According to Arthur Brooks in the Wall Street Journal:
liberals have a big baby problem: They’re not having enough of them, they haven’t for a long time, and their pool of potential new voters is suffering as a result.
According to the 2004 General Social Survey, if you picked 100 unrelated politically liberal adults at random, you would find that they had, between them, 147 children. If you picked 100 conservatives, you would find 208 kids. That’s a “fertility gap” of 41%.
Given that about 80% of people with an identifiable party preference grow up to vote the same way as their parents, this gap translates into lots more little Republicans than little Democrats to vote in future elections. Over the past 30 years this gap has not been below 20%–explaining, to a large extent, the current ineffectiveness of liberal youth voter campaigns today.
Alarmingly for the Democrats, the gap is widening at a bit more than half a percentage point per year, meaning that today’s problem is nothing compared to what the future will most likely hold.
However, the “Statistical Modeling, Causal Inference, and Social Science” blog has a take on the stats that provides some hope:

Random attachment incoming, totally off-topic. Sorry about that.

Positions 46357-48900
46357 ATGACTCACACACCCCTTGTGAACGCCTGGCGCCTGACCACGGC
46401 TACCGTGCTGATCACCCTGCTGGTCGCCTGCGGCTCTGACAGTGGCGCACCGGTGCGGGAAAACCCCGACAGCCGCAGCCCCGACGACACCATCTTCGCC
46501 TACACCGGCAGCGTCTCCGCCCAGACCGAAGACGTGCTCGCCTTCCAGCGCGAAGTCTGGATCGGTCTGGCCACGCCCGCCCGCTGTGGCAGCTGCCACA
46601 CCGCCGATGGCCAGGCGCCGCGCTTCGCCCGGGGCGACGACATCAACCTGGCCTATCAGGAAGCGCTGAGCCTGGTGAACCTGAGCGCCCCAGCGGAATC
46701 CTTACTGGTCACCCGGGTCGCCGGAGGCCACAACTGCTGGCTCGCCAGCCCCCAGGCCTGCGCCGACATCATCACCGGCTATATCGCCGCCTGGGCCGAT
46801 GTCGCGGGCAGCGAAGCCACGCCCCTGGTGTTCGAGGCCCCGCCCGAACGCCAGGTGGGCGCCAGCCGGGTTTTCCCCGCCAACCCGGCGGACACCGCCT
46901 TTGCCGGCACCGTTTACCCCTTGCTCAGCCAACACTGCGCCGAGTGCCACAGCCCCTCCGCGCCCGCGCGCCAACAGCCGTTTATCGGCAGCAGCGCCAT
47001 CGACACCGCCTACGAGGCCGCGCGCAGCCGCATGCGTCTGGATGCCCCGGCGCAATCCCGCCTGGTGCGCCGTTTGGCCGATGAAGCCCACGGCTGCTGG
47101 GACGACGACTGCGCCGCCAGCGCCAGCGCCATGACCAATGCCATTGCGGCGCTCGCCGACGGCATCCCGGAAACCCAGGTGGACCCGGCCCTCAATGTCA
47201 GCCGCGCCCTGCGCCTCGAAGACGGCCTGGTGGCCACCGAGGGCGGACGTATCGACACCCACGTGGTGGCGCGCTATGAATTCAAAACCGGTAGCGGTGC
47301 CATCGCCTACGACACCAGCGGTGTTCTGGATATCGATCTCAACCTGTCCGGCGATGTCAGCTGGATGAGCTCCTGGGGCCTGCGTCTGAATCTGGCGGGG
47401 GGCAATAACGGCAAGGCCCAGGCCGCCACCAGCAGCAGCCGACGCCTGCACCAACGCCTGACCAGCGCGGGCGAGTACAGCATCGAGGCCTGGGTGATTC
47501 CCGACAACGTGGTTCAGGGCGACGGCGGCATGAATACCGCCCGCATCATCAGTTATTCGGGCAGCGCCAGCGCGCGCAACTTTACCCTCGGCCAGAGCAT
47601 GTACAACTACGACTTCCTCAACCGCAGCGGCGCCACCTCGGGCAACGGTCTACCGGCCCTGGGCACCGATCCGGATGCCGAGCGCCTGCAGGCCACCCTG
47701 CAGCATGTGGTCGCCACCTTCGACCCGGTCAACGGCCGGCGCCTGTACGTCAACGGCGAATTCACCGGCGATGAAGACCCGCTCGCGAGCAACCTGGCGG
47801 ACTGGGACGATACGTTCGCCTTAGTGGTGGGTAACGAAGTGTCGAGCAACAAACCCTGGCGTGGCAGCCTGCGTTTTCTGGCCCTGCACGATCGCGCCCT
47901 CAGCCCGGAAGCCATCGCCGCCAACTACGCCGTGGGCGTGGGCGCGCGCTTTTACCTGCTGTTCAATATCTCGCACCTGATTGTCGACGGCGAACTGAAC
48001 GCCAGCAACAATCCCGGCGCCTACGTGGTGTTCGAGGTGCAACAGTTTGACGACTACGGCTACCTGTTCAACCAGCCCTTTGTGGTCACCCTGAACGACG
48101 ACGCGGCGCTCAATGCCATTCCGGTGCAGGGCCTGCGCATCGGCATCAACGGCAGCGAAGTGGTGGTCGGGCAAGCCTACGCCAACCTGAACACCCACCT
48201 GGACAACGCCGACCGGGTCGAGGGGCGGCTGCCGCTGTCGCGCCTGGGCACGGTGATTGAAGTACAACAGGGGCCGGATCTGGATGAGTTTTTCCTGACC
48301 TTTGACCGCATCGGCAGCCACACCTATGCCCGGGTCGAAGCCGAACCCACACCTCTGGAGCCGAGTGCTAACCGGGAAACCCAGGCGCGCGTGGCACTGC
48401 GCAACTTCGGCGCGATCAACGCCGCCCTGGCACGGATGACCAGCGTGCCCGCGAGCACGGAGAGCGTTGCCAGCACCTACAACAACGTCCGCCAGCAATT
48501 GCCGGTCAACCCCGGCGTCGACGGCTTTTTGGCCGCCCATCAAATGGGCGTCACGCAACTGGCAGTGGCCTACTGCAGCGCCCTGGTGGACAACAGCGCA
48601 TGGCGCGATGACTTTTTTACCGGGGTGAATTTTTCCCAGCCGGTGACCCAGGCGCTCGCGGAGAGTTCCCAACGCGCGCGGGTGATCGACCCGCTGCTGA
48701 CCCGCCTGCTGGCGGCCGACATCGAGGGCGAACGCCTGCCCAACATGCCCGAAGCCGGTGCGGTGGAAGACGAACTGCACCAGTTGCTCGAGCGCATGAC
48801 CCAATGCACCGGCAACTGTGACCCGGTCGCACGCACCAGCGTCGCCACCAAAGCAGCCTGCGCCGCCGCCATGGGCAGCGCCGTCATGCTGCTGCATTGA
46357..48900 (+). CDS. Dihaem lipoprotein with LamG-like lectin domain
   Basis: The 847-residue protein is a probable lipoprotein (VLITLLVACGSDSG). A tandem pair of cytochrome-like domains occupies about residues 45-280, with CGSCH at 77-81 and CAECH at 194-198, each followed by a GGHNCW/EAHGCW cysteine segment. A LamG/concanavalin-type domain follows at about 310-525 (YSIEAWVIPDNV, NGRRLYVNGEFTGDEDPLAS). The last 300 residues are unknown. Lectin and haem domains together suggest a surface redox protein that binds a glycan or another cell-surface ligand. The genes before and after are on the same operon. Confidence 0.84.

the trends that Arthur Brooks identifies are interesting, and I’d assume they’ll have some effect; at the same time, I’d be wary of using them to forecast too directly since the parties have the opportunity to change their positions while this is all happening.
[w]ay back when, people considered the demographic trends in the other direction, and expected that universal suffrage would lead to confiscatory taxation (the lower 60% of income could tax the upper 40% out of existence, and this would just continue because the poor have more kids than the rich), but it didn’t happen.
That’s the thing about the future: it’s, like, hard to predict and stuff.